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Good Housing News Balances the Bad

February 07, 1988|JOHN BETZ WILLMANN | Special to The Times

The nation's housing market, which was beginning to cool off even before the dramatic stock market downturn in October, now appears to be in a position to handle some economic nasty weather and do moderately well in 1988.

Without ignoring the obvious effects of damage to consumer confidence in the wake of the Wall Street bad news, many housing observers in the nation's capital agree with Ryan Homes' executive Charles Langpaul that there's an increasingly strong tendency for some uncommitted potential home buyers to "wait and see" for a while. However, he added that "it is not a big problem for customers we are talking to."

Michael Carliner, an economic specialist with the National Assn. of Home Builders, takes the view that many large houses have been sold in recent years to persons who have profited strongly in the stock market, noting that 26% of all homeowners own stocks and that half of the mortgaged homeowners with incomes over $50,000 are also stockholders.

NAHB recently revised downward its forecast for 1988 starts to 1.45 million, quite a cut below the projected total of 1.64 million starts likely to be tabulated for 1987.

And here's where the paradox develops.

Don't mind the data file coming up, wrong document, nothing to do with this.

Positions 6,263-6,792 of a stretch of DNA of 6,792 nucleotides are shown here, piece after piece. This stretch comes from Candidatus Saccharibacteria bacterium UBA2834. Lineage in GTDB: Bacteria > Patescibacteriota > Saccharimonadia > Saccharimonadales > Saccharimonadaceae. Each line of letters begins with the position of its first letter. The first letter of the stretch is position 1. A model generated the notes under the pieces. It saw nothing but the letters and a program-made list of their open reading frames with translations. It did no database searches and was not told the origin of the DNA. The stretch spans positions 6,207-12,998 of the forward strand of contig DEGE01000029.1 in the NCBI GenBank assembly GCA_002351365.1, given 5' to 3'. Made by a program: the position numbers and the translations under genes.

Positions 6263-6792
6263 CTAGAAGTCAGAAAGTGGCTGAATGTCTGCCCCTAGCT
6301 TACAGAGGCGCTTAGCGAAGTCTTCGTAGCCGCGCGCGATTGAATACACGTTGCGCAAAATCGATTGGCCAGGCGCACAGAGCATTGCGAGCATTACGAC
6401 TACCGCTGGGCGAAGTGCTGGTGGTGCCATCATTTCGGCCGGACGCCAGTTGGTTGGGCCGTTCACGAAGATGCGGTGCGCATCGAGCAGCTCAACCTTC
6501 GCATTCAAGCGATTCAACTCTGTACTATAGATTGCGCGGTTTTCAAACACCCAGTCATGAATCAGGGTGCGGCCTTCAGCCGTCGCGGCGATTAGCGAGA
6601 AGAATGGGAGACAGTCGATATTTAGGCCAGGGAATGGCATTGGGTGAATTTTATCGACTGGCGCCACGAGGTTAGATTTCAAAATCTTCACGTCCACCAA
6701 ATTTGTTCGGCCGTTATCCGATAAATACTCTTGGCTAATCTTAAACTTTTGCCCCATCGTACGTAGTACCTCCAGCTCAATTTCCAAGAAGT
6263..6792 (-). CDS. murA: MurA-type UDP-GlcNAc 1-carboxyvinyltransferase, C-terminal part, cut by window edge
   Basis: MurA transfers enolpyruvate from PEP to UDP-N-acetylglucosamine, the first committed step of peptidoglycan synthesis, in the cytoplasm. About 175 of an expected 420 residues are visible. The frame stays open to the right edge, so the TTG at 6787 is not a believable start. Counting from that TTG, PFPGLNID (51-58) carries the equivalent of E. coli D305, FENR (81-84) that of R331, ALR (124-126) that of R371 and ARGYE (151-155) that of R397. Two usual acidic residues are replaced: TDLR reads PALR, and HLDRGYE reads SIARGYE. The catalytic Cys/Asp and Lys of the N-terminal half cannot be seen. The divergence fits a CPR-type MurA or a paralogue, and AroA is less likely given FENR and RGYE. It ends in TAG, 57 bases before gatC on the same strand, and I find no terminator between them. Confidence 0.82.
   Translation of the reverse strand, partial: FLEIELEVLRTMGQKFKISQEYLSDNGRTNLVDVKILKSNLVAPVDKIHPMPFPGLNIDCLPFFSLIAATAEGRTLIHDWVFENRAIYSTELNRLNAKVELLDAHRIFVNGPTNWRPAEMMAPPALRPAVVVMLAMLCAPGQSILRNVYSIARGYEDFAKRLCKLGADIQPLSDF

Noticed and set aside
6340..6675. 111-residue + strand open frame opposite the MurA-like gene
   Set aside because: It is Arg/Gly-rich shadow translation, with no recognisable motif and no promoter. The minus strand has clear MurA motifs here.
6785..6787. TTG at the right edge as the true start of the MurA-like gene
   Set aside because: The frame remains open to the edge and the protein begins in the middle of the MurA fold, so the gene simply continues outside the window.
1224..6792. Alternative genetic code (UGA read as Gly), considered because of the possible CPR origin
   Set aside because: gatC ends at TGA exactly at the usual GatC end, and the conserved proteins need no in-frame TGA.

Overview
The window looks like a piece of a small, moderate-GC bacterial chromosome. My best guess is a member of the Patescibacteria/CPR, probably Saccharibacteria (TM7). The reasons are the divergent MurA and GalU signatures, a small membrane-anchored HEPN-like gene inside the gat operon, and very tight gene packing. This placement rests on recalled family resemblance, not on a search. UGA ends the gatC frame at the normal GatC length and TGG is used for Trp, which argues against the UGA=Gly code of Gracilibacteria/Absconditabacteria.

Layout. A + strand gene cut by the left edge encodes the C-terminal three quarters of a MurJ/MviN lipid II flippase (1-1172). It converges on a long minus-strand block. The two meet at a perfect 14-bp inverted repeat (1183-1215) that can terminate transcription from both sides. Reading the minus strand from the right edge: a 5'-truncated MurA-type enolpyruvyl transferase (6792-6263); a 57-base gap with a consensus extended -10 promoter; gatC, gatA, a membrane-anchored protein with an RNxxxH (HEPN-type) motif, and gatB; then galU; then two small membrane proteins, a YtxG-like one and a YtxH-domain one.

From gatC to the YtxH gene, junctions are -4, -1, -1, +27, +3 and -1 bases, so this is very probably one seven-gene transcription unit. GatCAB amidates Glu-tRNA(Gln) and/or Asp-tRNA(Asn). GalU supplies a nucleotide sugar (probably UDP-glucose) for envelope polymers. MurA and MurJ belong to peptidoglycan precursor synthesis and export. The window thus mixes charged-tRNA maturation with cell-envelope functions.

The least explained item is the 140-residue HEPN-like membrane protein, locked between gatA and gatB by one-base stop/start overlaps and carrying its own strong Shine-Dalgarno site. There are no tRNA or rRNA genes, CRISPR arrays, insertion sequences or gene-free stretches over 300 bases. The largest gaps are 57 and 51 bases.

Even before the stock market downturn, housing experts were forecasting a downturn in starts for 1988--mainly because long-term mortgage rates were increasing and because prices of both resale and new houses had literally gone through the roof.

Therefore, the good news must be balanced against the bad. As housing veteran Edwin L. Stoll noted: "Already we have seen the VA and FHA mortgages rates come down by one-half percent and there's more than an even chance that borrowing rates will decline a bit more."

But what may be even more important to the overall housing industries is that the upward spiral of "asking" prices has been slowed and has turned back down.

Washington-area builder Robert Libson took the optimistic view that the stock market flop provided a strong bit of evidence that the soundest investments are in real property.

"If you want to put it that way, both stock and housing prices have been much too high in the past few years," he said. "However, most home prices have held fairly firm, except where some owners have put excessive price tags on fairly new houses. But the current comparison is highly in favor of owning a house or commercial property, without even considering the tax advantages."

Timothy Howard, chief economist for the Federal National Mortgage Assn., noted that any negative credit aspects of the stock market fall-off will be heavily "regionalized." While noting that the financial markets can be expected to become more volatile, Howard said housing should benefit from lower mortgage rates and that owner refinancings may become popular again.

U. S. Home, one of the nation's largest volume builders, reacted quickly to the stock market shakeout by informing all local and regional managers to abandon speculative building and to begin a policy of starting a new house only when a buyer has put down a decent deposit. This tactic avoids costly holding of unsold houses whenever the market shows signs of softening.

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